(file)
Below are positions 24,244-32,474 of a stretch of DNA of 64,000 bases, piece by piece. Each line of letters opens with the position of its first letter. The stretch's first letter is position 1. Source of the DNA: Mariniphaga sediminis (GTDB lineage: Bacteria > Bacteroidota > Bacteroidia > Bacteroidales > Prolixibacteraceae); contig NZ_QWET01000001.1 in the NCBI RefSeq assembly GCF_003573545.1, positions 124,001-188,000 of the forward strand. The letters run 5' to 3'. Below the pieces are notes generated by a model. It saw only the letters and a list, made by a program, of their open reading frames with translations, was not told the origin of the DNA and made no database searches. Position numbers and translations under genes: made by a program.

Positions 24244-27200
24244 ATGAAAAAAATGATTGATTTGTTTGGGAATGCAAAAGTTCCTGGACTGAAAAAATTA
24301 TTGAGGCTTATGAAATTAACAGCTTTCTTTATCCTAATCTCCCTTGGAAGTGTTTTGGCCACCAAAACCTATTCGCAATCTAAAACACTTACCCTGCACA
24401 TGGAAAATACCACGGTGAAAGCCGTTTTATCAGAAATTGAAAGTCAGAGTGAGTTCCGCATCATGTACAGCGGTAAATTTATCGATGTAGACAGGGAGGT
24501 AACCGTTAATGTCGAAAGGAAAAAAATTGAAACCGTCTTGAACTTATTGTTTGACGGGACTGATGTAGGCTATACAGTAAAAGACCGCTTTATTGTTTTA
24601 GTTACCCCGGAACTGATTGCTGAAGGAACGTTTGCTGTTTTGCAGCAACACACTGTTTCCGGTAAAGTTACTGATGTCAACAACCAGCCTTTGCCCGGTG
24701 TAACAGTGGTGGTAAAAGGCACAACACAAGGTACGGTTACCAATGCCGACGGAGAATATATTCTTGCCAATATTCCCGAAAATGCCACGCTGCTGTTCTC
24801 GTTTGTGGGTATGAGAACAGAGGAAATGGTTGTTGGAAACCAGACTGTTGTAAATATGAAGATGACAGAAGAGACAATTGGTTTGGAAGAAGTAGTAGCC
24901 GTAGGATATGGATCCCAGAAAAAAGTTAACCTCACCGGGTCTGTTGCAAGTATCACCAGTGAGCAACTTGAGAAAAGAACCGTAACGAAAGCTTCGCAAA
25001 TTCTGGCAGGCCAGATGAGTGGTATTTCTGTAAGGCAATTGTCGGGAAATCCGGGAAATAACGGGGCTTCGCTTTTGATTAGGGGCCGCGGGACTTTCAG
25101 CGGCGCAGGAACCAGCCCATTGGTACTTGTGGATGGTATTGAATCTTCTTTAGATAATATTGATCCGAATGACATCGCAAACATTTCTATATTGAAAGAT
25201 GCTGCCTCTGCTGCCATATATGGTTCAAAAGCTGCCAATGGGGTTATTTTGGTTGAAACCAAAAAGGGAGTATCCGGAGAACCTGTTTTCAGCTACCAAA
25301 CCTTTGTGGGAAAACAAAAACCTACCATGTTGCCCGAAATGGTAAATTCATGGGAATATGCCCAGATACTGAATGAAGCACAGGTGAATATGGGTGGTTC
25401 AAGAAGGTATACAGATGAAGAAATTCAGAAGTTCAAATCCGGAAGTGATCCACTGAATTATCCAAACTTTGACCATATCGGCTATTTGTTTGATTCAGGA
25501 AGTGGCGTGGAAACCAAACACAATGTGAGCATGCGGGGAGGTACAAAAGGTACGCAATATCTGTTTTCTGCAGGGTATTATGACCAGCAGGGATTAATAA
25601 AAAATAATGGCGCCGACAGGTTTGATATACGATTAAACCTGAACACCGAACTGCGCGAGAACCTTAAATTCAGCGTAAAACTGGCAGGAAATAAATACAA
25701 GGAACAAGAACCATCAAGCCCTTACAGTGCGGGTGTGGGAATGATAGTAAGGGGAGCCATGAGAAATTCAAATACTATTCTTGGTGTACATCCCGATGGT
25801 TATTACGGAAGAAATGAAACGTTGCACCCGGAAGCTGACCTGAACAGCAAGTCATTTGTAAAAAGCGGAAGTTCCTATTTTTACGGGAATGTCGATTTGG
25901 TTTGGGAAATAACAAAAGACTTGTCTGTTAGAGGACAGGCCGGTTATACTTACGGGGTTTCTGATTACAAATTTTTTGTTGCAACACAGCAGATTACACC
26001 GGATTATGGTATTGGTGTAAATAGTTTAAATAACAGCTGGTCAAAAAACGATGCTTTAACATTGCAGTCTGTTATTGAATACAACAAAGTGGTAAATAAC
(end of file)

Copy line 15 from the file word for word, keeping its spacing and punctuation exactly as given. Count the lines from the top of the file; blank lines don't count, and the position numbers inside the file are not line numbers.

25401 AAGAAGGTATACAGATGAAGAAATTCAGAAGTTCAAATCCGGAAGTGATCCACTGAATTATCCAAACTTTGACCATATCGGCTATTTGTTTGATTCAGGA